From Sirius, Coleman Hawkins' last studio session, recorded on December 20, 1966 in New York.
Tom Hardy in "Locke," directed and written by Steven Knight, released in 2013. The director of photography was Haris Zambarloukos. Wish I had found this movie earlier.
Extensive, diffuse speculation regarding the context rather than specific analysis of any content.
Videos, rather than photos. Not just the look and shape of a person, but their movements, what they are or and aren't distracted by, their relationship to the world reflected in gestures intended to achieve other things.
PUBLISHED BY HARPER’S MAGAZINE (EST. 1850), November 29, 2016, by Sharon J. Riley
FUNDAMENTALS OF VIDEO TAPE RECORDERS (VTRs) SUBCOURSE NO. SS05466 (Developmental Date: 30 Jun 86) U.S. ARMY SIGNAL SCHOOL FORT GORDON, GEORGIA
Hannah Arendt, "The Origins of Totalitarianism," 1951.
“Blade Runner” screenplay by Hampton Fancher and David Peoples, February 23, 1981.
Thomas Nagel, 1974.
Walpola Rahula, 1959:
(I wrote this in May for the li.st app about ten minutes after these events. Below is that list, now changed; verb tenses and words have been modified, and the whole thing has been chopped into paragraphs because long lists are a drag to read.)
Stuff That Happened at a DJ Gig in Chinatown
Most of this involved an Older Drunk Guy (ODG).
I arrived at the bar at 5 PM to meet Felipe, the bartender, who I had never met. The other half-dozen times I have DJed the Procedure night, Jessica Espeleta has been the bartender. (She is, in fact, the only bartender I've ever seen at Melody Lounge.) I was filling in for Richard Chartier, the man who started the Procedure night a year ago. He was entertaining guests that night and needed a break. I owed him one since the last time I tried to DJ, my Traktor set-up borked and I played half of one track all loud and crackly and super garb, and then abandoned trying to play music out of my laptop. Since attendance at Procedure rarely exceeds ten or twelve humans — once a dog put us over twenty — I figured I could handle a last-minute hand-off.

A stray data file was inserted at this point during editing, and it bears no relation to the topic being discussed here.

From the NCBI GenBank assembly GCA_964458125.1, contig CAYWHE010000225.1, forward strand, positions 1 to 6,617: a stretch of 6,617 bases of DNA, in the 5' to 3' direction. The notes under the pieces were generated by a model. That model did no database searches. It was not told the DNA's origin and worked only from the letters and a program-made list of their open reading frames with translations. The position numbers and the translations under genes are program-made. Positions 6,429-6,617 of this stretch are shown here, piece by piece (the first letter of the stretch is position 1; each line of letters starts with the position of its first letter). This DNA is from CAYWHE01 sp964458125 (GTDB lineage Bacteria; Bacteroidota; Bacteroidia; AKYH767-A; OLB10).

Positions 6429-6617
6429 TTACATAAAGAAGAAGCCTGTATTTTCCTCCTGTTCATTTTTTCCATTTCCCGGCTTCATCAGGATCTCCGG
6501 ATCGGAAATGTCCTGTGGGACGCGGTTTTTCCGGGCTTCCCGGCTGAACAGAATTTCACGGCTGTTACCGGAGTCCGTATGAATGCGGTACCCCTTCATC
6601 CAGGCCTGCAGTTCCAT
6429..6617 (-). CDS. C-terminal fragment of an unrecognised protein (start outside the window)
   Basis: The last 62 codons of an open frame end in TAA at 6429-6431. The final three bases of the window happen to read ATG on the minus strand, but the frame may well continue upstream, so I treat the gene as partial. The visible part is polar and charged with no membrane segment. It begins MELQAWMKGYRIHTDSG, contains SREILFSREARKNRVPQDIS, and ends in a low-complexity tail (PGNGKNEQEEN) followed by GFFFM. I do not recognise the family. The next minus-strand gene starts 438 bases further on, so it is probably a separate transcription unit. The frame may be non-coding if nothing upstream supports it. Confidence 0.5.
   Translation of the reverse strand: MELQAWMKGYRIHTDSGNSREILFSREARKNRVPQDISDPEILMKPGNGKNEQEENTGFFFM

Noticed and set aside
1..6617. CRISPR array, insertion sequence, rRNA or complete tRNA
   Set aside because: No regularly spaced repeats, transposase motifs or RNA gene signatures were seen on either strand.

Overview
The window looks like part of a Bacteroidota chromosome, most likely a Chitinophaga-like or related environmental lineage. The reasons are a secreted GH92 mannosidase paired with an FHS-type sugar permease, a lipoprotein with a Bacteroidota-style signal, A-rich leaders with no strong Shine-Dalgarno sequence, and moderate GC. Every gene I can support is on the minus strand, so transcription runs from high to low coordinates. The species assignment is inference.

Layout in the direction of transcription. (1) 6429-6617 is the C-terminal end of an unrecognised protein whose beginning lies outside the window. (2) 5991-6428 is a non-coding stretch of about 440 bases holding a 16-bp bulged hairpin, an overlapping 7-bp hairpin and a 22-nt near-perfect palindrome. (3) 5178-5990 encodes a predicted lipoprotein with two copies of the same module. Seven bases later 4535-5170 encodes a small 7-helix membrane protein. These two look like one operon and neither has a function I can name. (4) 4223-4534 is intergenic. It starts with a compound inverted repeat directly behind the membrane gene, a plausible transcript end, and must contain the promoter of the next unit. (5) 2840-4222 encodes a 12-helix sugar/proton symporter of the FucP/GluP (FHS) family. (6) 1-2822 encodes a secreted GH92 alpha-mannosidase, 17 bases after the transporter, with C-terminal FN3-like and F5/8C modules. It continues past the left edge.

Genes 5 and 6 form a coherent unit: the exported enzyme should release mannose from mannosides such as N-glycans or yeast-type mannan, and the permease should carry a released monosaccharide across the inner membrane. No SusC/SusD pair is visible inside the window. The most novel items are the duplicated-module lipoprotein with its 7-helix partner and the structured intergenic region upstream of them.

While I was waiting for Felipe, I was talking on the phone, turned away from the bar's front door. ODG was lurking. He ignored my Obvious Phone Engagement Stance™ and called out to me: "Is this one of those places that opens whenever it wants?" I turned and delivered what I thought was a universal gesture: the shruggie. He kept asking unheard questions, walking in circles.
Once the bar opened, ODG walked in. Felipe helped me set up. While I got ready to play, ODG talked loudly on the phone to someone, apparently about another phone. "So tell me WHOSE phone you have now? Do you know anything about them? WHY do you have it?" I expected I was going to have at least one interaction with ODG in the next few hours.
I had an interaction with ODG almost immediately, when I played my first song — "Tangled Up In Blue." (It was Bob's 75th birthday, so: duh.) ODG walked past me and asked, loudly, "Are you going to be playing a lot more Dylan?" "Probably not," I said, though I hadn't made up my mind. "Good," he replied, planting himself on a nearby banquette. Wheeeee.
After an hour or so, he came up and asked me if I had been playing John Cage. Though I hadn't, it wasn't a bad guess. I told him as much and he walked backwards, mumbling and gesturing.
When he sat nearby, he was in the company of a Handsome Younger Man (HYM).
About half an hour before I finished, ODG walked up and said, "The music is much improved since the Dylan. If wanted to hear another whiny Jew, I'd go back to Chicago."
I was playing a long track. I cued up another Dylan song to end with. ODG waved to everybody and left.
While my last song played, HYM came out of the bathroom. "Did you see that guy I was with? Did he leave? Oh shit." HYM ran out of the bar.
Once I was packed, I pulled my bag over my shoulder and walked towards the bar to get some water. A man sitting on the banquette gave me a silent thumbs up. I returned it.
I'd like to say that reading this essay by Jia Tolentino about navigating online offense made me think of the below, but the connection was just chance. I was looking for some quote about cities and I found an echo.